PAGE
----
neal at gafter.com
Mon Feb 22 07:35:21 PST 2010
On Mon, Feb 22, 2010 at 2:20 AM, Alex Buckley <Alex.Buckley at sun.com> wrote:
> The ability for a lambda expression to reference itself during
> initialization is noted in the 0.1.5 spec draft, but not actually
> specified. However, the answer is clear: the value of a variable of
> function type is a reference. fac.(...) makes reference to the lambda
> instance resulting from evaluation of #(int x)(x<=1...). This holds
> whether fac is a local variable or an instance variable. As always,
> extravagant aliasing is best avoided.
The first example is illegal because the body of the lambda uses a variable
that is not effectively final. But presuming it were legal (or marked with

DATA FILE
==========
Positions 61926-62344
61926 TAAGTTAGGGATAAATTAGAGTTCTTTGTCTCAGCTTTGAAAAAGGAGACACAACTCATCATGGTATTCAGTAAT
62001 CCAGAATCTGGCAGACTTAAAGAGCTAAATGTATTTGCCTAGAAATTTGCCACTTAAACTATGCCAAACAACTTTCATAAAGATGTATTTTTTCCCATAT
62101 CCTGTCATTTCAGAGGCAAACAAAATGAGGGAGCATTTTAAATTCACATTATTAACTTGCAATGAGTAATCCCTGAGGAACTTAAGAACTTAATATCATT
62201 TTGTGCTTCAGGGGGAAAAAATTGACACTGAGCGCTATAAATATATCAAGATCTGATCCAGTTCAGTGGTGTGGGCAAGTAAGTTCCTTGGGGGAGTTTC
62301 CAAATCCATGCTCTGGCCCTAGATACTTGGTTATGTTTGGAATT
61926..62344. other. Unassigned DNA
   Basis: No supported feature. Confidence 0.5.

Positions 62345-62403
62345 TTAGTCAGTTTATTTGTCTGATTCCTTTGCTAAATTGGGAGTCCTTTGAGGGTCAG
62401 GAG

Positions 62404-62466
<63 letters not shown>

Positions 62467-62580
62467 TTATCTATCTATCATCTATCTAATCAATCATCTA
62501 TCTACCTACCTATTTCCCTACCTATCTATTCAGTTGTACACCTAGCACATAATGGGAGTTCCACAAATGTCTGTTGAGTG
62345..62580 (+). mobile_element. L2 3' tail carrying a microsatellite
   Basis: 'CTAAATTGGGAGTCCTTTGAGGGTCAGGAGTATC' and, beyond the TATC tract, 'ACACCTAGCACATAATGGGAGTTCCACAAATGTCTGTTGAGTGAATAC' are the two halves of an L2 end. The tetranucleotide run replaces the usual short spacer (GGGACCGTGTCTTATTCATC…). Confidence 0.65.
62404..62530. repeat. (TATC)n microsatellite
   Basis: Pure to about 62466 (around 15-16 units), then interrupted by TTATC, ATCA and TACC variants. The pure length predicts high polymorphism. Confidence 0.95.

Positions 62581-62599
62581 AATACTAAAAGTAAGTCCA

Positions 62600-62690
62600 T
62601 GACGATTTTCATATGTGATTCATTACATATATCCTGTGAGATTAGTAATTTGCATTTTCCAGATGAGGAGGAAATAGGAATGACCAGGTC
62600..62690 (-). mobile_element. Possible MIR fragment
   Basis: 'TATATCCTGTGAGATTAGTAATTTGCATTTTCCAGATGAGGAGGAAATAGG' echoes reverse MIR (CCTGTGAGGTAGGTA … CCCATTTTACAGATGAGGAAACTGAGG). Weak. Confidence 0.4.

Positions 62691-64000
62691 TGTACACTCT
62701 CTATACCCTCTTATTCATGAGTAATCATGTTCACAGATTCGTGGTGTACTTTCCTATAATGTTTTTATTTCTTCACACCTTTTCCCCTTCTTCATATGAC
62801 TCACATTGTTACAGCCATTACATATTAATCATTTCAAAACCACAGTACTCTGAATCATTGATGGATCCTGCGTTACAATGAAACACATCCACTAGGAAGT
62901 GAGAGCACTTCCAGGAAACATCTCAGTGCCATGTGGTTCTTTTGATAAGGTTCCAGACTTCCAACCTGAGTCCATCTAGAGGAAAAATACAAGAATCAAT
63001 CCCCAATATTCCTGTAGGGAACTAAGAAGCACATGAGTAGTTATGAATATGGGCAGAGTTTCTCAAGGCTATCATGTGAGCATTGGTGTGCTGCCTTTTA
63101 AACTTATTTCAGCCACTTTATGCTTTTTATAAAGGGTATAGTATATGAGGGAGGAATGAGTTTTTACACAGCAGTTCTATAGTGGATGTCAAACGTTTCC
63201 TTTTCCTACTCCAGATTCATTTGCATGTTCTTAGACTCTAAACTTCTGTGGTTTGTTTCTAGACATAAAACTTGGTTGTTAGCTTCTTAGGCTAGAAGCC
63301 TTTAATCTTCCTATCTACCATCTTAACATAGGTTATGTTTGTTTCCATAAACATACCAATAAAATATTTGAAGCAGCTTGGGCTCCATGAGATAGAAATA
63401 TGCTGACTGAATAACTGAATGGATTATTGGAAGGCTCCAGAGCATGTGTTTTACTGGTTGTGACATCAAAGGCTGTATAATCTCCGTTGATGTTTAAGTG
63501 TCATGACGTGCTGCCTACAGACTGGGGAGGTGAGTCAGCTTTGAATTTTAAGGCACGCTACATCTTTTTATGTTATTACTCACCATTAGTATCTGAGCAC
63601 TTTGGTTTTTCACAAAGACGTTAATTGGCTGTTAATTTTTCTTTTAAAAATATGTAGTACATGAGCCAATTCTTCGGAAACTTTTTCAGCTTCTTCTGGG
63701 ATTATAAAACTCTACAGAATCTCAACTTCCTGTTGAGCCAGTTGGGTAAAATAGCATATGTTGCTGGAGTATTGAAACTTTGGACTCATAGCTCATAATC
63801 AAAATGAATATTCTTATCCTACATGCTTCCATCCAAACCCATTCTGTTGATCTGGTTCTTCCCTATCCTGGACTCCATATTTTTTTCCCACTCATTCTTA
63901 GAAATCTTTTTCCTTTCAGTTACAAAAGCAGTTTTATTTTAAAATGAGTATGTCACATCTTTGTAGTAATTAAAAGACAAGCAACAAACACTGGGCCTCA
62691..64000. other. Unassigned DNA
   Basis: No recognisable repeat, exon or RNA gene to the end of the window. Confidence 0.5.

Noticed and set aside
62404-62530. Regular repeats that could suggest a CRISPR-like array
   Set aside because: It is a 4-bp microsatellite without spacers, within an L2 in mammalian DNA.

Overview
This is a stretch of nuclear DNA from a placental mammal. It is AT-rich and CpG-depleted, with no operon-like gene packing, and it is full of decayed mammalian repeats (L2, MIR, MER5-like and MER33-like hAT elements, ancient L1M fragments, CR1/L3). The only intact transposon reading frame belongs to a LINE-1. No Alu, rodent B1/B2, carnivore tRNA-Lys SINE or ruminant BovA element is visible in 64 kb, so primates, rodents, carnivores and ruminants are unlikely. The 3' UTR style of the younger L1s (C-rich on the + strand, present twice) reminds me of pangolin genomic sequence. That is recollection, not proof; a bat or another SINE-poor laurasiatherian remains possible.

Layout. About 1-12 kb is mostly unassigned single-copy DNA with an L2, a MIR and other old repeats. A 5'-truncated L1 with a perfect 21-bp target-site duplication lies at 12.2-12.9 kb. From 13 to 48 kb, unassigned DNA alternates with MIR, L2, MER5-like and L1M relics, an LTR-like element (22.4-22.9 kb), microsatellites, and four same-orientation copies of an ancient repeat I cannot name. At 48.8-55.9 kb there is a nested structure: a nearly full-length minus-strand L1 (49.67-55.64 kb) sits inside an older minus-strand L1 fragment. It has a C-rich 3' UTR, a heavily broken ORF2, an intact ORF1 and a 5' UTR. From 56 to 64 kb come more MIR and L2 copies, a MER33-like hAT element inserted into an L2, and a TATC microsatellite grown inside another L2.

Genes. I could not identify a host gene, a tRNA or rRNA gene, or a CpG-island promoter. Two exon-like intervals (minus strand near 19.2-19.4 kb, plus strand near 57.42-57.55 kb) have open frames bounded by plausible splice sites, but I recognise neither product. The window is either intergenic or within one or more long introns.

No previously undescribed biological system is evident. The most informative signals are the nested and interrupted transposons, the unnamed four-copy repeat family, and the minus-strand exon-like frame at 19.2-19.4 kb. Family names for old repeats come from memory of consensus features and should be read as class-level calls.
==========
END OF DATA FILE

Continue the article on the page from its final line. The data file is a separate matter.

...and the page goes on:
"shared" or annotated with @Shared, or whatever)...
I thought that after you reassigned a variable, evaluating an expression
that is a reference to the variable should reflect the new value of the
variable. That is true whether or not the variable is declared inside a
lambda, outside a lambda, or as a field. Your response seems to suggest
some other semantics of variable assignment and variable reference.
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